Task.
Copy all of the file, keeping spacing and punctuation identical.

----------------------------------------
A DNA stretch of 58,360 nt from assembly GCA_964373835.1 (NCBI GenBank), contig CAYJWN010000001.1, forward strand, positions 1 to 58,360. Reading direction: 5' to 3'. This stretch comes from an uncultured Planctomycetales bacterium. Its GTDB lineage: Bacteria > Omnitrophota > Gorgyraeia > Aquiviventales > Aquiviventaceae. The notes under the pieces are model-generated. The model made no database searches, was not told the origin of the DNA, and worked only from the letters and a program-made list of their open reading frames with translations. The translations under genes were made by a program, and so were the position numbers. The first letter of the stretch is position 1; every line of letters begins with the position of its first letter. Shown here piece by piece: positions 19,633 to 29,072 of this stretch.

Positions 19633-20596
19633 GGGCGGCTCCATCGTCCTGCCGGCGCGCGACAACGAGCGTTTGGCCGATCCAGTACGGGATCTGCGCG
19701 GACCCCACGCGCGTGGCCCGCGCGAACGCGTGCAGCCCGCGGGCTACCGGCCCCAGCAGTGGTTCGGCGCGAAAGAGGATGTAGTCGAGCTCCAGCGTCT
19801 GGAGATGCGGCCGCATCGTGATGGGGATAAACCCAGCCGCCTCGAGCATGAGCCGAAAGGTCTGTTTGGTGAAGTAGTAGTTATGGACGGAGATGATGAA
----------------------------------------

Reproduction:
A DNA stretch of 58,360 nt from assembly GCA_964373835.1 (NCBI GenBank), contig CAYJWN010000001.1, forward strand, positions 1 to 58,360. Reading direction: 5' to 3'. This stretch comes from an uncultured Planctomycetales bacterium. Its GTDB lineage: Bacteria > Omnitrophota > Gorgyraeia > Aquiviventales > Aquiviventaceae. The notes under the pieces are model-generated. The model made no database searches, was not told the origin of the DNA, and worked only from the letters and a program-made list of their open reading frames with translations. The translations under genes were made by a program, and so were the position numbers. The first letter of the stretch is position 1; every line of letters begins with the position of its first letter. Shown here piece by piece: positions 19,633 to 29,072 of this stretch.

Positions 19633-20596
19633 GGGCGGCTCCATCGTCCTGCCGGCGCGCGACAACGAGCGTTTGGCCGATCCAGTACGGGATCTGCGCG
19701 GACCCCACGCGCGTGGCCCGCGCGAACGCGTGCAGCCCGCGGGCTACCGGCCCCAGCAGTGGTTCGGCGCGAAAGAGGATGTAGTCGAGCTCCAGCGTCT
19801 GGAGATGCGGCCGCATCGTGATGGGGATAAACCCAGCCGCCTCGAGCATGAGCCGAAAGGTCTGTTTGGTGAAGTAGTAGTTATGGACGGAGATGATGAA